Cuban food is one of those things I THINK I know more about than I do. There’s a stereotype to be sure- rum, mojitos, lots of pork, absurdly powerful and sweet coffee drinks, and pressed sandwiches. As for Cuban sweets, I guessed there was a lot of dulce de leche (or caramelized sweetened condensed milk,) coconut, palm sugar, and tropical fruits.
Lucky for me, I got to find out just how right (and wrong) I was.
Pambiche was only a couple blocks from our cafe, but good God you could see that building from Mars. The entire front of the building is beautifully painted with bright, vivid colors, reminiscent of Cuban art and architecture. The lower floor and basement are given to the restaurant, and yet the actual dining room (even with the sidewalk seating) is extremely close and intimate. Bright colors, artwork, musical instruments, and Cubanismo music surround you, making the small room somehow feel more cramped but its atmosphere light and airy.
No mojitos. Sure, their bartender could make me one if you asked- they had a full bar. A Pambiche-recipe mojito though? No way, esé.
What they’ve got is bright and exciting cocktails- including my newfound-favorite summer cocktail, the Michelada, or “Bloody Beer, a tall refresher of spicy tomato juice and cold lager, on the rocks.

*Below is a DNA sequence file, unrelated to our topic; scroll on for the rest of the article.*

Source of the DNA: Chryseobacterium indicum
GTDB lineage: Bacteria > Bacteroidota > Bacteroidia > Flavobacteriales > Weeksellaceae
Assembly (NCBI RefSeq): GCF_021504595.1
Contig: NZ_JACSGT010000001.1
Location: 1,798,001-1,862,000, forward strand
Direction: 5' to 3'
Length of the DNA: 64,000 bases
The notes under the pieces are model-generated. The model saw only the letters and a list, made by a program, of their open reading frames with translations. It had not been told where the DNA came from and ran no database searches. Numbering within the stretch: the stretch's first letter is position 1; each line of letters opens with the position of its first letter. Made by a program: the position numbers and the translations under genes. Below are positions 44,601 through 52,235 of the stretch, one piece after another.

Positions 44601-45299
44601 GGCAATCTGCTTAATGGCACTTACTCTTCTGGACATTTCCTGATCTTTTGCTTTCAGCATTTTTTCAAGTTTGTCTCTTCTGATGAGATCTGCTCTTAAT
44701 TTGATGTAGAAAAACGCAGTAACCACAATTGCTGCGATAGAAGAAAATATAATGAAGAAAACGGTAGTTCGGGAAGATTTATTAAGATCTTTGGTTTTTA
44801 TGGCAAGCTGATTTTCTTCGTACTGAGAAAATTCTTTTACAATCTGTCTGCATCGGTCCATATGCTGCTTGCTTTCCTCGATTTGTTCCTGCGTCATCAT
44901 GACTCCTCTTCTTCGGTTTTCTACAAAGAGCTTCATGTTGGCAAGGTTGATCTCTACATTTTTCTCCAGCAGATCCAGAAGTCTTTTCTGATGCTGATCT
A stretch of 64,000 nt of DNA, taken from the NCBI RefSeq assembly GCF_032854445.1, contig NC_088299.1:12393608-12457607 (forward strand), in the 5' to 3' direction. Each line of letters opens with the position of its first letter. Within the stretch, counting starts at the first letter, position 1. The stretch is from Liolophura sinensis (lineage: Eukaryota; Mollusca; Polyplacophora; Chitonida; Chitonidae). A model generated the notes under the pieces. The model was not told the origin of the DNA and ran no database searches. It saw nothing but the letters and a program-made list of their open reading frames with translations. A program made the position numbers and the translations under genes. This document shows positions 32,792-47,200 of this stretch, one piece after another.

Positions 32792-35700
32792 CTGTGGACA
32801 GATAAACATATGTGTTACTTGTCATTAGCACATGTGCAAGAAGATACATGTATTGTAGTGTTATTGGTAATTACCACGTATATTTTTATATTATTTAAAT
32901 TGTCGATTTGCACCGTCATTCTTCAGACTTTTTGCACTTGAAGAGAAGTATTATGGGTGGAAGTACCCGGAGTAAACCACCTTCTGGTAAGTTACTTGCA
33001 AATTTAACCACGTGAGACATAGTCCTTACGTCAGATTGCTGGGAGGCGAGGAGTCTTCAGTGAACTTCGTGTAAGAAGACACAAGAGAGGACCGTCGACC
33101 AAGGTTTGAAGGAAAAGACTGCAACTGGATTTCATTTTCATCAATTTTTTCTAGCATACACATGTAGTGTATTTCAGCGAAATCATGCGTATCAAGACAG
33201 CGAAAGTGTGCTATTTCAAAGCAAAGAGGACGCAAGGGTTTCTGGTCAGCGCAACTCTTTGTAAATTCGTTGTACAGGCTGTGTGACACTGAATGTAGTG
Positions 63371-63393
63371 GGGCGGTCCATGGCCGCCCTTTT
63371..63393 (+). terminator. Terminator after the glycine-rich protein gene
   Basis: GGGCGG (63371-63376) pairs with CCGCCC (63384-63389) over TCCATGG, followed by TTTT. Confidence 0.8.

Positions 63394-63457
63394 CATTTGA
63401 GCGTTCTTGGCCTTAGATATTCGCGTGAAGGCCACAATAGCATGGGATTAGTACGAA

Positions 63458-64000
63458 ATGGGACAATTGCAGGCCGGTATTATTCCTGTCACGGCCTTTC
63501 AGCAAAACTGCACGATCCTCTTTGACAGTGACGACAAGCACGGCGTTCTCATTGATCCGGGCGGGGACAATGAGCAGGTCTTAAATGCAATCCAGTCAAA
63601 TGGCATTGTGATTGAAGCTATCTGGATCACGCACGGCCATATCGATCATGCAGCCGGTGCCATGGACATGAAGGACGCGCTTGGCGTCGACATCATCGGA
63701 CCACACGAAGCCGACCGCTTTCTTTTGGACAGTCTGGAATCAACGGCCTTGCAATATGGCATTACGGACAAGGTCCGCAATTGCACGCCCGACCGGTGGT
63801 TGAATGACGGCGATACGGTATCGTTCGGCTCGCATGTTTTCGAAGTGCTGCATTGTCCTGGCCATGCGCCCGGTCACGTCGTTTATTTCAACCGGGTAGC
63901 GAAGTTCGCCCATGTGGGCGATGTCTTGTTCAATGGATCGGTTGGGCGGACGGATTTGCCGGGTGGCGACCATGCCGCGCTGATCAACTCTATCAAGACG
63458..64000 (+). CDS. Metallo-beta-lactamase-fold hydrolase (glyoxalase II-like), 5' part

The girls arrive and make their choices. A baker’s pay isn’t the best and we stick to the happy hour menu- but when it lands, it’s more than enough. We descend like vultures- everyone snatching a little of everything.
Around us, waiters whip through the small room, barking at each other in rapid-fire Spanish. No, this is NOT a theme restaurant. Pambiche is Hispanic-owned, Hispanic-managed, and Hispanic staffed. If you are not Hispanic and want a job, a requirement IS apparently fluency in the language. Peeking up occasionally from my plate, I try to follow the chatter with my limited Duolingo- based skills. They are barely needed though- I’ve worked in the field long enough to know what the waiters and cooks are yelling at each other.
I clearly need to eat more Cuban. This kind of education I can REALLY get behind.
WHEN: Pambiche is open 7 days a week, and seat throughout the day. Toward the evenings it can get a little crowded and they don’t take reservations, so expect a bit of a wait if you show up late.
WHY: Because you want to try something Hispanic, but are burned out on burritos, tacos, and Tex Mex and want more of a Caribbean flare. More than that, you want to feel relaxed and easy while surrounded by brightness and activity.
HOW: Walk right in! Check out their website for their menus, as well as catering options.